Experience shows that undocumented immigrants will simply tunnel under or climb over walls. These techniques are used frequently even in more populated border areas.
Drug smugglers have proven even more inventive at bypassing physical walls. Most recently, Border Patrol agents discovered smugglers had attached a catapult to an existing border fence designed to launch drugs across to accomplices on the other side.
The Nationâ€™s Existing Border Security Measures
In place of a static, easily bypassed wall, the Nation has taken the lead in partnering with agencies on a comprehensive, flexible and successful approach to border security. Measures include:
* Extensive vehicle barriers constructed 2007-2008
* On-reservation ICE office since 1974
* Two CBP forward Law Enforcement Centers
* CBP highway checkpoints
* TOPD is lead agency in NATIVE HIDTA Task Force
b>* Infrastructure improvements to roads used by CBP
* Regular town hall meetings with CBP
* Support for full staffing of ICEâ€™s Shadow Wolves
* Support for DHS-Nation coordination agreement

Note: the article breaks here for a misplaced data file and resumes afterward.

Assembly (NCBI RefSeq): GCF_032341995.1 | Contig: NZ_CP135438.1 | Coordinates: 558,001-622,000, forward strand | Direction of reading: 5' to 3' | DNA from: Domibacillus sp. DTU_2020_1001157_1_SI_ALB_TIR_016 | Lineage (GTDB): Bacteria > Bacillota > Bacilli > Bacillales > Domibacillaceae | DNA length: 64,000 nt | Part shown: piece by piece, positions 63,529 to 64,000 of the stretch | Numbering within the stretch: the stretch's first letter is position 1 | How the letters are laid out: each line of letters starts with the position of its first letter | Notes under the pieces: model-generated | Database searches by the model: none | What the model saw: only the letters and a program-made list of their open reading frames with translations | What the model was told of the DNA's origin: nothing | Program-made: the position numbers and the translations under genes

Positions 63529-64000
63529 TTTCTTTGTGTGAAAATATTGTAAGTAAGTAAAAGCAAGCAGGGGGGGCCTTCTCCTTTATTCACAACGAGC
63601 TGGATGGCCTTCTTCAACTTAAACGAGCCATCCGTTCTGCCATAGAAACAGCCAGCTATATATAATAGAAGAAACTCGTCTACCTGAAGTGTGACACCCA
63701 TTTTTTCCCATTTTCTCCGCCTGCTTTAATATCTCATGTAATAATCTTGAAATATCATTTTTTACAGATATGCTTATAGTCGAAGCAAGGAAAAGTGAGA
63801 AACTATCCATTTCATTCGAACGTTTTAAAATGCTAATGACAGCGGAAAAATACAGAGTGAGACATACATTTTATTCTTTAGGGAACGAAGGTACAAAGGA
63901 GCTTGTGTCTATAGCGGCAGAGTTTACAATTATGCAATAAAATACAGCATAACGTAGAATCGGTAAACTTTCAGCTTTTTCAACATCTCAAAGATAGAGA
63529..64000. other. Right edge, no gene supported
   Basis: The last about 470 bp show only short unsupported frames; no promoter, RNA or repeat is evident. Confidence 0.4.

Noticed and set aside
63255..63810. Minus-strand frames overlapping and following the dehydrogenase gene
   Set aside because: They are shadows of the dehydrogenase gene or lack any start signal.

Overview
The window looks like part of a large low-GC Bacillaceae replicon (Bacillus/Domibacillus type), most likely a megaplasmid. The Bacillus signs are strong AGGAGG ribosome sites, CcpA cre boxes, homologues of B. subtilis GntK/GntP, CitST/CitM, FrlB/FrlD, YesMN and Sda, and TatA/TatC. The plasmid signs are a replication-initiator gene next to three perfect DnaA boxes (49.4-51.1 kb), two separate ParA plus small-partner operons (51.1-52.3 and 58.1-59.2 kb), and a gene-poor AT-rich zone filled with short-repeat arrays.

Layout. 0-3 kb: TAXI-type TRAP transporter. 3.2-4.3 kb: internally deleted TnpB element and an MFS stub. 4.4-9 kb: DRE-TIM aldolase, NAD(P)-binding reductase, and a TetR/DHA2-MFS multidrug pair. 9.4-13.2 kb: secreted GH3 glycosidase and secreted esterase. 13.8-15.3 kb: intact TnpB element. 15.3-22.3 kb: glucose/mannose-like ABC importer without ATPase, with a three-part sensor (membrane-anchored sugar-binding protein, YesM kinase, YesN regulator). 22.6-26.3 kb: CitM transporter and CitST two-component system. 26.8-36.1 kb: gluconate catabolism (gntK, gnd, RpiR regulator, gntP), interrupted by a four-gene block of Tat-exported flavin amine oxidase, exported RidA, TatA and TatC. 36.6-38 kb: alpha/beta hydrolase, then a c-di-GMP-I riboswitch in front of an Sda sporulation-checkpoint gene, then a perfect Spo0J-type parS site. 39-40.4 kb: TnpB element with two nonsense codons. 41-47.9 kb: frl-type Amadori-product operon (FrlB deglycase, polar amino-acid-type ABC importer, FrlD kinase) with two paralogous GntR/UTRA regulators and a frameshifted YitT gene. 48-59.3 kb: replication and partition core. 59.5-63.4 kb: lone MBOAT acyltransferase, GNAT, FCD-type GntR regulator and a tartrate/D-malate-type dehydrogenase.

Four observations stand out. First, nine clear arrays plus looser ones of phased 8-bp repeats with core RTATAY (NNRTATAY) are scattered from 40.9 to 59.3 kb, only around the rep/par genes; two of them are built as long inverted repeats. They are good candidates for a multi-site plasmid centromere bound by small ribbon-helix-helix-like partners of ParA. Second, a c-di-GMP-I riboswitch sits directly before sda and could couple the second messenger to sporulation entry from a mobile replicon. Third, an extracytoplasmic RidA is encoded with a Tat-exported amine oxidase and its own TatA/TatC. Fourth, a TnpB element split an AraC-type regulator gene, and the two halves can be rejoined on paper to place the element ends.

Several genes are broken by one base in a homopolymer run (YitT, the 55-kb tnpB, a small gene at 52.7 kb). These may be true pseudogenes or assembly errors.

* Seeking funding to fill on-reservation radio gaps
* Moving to implement CBPâ€™s IFT surveillance system
Due to these efforts, there has been a massive 84% decline in the number of undocumented migrant apprehensions on the Nationâ€™s lands in just over a decade.
The most significant reduction came with the implementation and completion of the vehicle barrier.
Apprehensions nearly dropped in half at that time.
The Nation is profoundly affected by the border crisis and the policies that are being developed to address it. The Nation remains committed to protecting its members and the US homeland. The Nation simply wants a seat at the table in developing and implementing border policies that will impact its lands and people.
The track record of the last decade shows that close partnership between the Nation and other agencies is tremendously effective. The Nation hopes to build on this successful record of cooperation in its interactions with the new administration.
The Nation invites the President, the Secretary of Homeland Security, and other leaders to visit, see the unique challenges it faces, and begin a productive conversation on effective border security policies.
Posted in accordance with Title 17, Section 107, US Code, for noncommercial, educational purposes.